Writer Paul Holland with family

Writer Paul Holland with family

PARIS, Ky. (BNc) by Paul Holland — “Church without God.” Thus reads the title of an article from the Lexington Herald-Leader. Sounds contradictory, doesn’t it? But it seems that hundreds, if not thousands, of folks have decided that they—although atheists—miss many things about “church,” and they want those things back.

The “godless church” started—where else?—in Great Britain by two comedians, appropriately enough. The article focuses on such an assembly in Los Angeles not long ago. There were 400 present at that assembly. They sat through an hour of “rousing music, an inspirational sermon, a reading and some quiet reflection. The only thing missing was God.” Some of the songs they sang? “Lean on Me” and “Here Comes the Sun.”

But what begins in California usually does not stay in California. There are godless churches popping up all over the states, in San Diego, Nashville, and New York. The two funny men (see Psalm 2:4) who started it are going on a fund-raising tour to raise money to start more churches. Their target is $800,000.

Many, if not most, of these people grew up going to some church. But they miss many aspects of it. Singing “awesome songs,” or listening to “talks,” or meditating on how one can improve. The main thing, it seems to me, from reading the article is that they miss their “community.” More on that in a moment.

'Sunday Assembly' founders Sanderson Jones and Pippa Evans

London’s ‘Sunday Assembly’ founders Sanderson Jones and Pippa Evans

The Pew Forum on Religion and Public Life last year made headlines noting that the number of “unaffiliated” religious people grew from 15 to 20 percent of the American population. These are not necessarily atheists. They just want to be “spiritual” without being “religious.” But, again, they miss “community.”

These atheistic church-goers, according to the report, are charitable, good people, good citizens, but they have a bad reputation because of militant atheists. Now, they want to make a presence for themselves and show Christians that they are not such bad people. They even took up a contribution in cardboard boxes. (So even atheists have to take up collections!)

The atheists are not without their critics even in the atheistic community. One man said, “The idea that you’re building an entire organization based on what you don’t believe, to me, sounds like an offense against sensibility.”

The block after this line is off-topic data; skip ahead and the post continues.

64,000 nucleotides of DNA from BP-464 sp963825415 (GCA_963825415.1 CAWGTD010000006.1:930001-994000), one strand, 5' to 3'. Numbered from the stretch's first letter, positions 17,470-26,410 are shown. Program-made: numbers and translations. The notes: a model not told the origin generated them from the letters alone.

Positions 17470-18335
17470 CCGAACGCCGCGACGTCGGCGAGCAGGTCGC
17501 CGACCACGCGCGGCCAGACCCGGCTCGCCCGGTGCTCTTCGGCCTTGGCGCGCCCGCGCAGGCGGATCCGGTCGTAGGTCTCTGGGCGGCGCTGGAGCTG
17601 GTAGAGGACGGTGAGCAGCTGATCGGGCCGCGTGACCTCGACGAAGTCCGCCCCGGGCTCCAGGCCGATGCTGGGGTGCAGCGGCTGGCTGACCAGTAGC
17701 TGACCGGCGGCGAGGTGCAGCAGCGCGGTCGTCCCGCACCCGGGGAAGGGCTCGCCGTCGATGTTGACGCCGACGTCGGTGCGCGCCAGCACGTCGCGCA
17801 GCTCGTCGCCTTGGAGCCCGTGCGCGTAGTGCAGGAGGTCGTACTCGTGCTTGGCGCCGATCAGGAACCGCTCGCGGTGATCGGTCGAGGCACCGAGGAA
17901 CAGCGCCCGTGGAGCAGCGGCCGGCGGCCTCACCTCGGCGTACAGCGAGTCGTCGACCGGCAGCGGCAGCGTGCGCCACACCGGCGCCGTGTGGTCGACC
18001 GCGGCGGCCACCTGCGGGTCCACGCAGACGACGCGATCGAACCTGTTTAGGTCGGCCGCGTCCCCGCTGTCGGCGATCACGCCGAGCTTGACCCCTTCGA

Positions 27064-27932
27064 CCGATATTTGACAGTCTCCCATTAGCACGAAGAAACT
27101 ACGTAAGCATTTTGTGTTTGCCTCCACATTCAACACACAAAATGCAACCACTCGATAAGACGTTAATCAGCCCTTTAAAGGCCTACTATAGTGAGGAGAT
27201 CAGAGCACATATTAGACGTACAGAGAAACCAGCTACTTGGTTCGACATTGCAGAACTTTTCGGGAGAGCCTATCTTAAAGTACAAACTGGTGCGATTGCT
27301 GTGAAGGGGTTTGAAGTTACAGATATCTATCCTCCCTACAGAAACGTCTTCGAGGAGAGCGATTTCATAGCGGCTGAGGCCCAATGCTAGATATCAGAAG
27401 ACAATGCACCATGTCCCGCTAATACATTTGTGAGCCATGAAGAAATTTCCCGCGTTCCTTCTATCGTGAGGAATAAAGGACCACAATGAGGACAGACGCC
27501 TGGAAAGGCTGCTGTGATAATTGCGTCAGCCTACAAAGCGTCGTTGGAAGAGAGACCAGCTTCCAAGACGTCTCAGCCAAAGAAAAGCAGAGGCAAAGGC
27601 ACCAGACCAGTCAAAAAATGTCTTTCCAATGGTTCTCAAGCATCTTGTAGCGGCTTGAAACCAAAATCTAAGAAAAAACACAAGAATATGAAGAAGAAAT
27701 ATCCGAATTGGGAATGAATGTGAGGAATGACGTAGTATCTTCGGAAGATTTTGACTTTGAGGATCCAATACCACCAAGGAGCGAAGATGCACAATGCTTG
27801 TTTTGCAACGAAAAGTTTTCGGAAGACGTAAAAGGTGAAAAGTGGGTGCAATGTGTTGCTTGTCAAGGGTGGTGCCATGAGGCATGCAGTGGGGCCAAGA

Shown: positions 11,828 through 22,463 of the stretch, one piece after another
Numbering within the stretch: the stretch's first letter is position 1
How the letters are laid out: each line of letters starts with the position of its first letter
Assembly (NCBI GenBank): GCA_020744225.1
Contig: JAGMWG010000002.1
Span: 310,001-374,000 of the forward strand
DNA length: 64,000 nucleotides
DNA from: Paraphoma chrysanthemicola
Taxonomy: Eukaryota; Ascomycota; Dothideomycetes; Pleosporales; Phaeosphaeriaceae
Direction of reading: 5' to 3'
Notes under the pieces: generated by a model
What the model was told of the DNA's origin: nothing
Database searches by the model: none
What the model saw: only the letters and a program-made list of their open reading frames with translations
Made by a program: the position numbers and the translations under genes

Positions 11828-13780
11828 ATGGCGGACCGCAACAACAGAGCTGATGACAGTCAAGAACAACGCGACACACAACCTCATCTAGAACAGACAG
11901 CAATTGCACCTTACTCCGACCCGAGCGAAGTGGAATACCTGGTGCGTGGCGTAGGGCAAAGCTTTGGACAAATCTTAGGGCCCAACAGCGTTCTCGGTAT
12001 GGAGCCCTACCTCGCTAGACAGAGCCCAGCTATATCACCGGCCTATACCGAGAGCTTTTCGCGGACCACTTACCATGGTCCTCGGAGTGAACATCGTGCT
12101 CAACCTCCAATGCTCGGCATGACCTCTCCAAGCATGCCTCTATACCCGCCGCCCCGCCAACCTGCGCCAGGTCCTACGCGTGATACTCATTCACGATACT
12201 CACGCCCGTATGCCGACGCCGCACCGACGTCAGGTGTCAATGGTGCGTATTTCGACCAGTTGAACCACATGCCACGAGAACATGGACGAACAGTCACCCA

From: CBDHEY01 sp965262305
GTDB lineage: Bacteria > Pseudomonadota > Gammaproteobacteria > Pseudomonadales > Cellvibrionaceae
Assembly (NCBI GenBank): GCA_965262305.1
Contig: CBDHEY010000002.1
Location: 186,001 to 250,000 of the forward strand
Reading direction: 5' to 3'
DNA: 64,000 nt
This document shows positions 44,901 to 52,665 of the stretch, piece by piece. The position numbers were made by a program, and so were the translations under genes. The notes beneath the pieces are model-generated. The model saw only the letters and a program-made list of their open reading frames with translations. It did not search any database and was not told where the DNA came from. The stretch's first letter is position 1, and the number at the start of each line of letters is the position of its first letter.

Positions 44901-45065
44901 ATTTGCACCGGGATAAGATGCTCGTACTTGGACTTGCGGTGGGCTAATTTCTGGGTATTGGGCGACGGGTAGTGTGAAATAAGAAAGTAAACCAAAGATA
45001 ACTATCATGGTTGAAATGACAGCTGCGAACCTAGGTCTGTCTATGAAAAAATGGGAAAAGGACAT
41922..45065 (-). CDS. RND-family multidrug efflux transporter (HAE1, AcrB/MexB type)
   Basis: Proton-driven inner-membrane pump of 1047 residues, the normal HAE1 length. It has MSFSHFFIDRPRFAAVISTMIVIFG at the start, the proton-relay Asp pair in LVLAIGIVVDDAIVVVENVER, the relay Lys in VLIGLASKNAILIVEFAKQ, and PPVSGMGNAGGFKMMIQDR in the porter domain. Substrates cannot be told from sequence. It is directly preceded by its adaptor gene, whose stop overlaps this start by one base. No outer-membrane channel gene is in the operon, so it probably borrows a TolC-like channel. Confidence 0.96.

I believe he has a point. He also says, “There’s something not OK with appropriating all of this religious language, imagery and ritual for atheism.” Yet that is not unlike most denominational churches that utilize biblical terminology and phrases, but have completely redefined them to such an extent that Peter or Paul would not recognize them.

[pullquote]We may all be on Facebook but we don’t see many faces.[/pullquote]So, what is there to glean from these atheistic worshipers? The main point I gained is that mankind is designed (ergo, we have a Designer!) to associate with one another, to have fellowship. Three times in this short article the atheists talked about wanting to be together in a community. That’s what people are missing today. We may all be on Facebook but we don’t see many faces. Our society is connected now more than ever but we are also more isolated than ever.

[pullquote]The disconnected, disjointed society can be used to our advantage in evangelism.[/pullquote]The disconnected, disjointed society in which we live actually can be used to our advantage as Christians in our evangelism.

The church is a community. God calls us into fellowship with Him through Christ, 1Co 1:9. The psalmist wrote, “For my father and my mother have forsaken me, but the Lord will take me in” 27:10.

Don’t be intimidated by the atheist church. Instead, invite those who need community to find community with us!

Paul Holland works with the Paris, Ky., congregation and writes “Daily Droplets,” from which this article was taken, with his permission.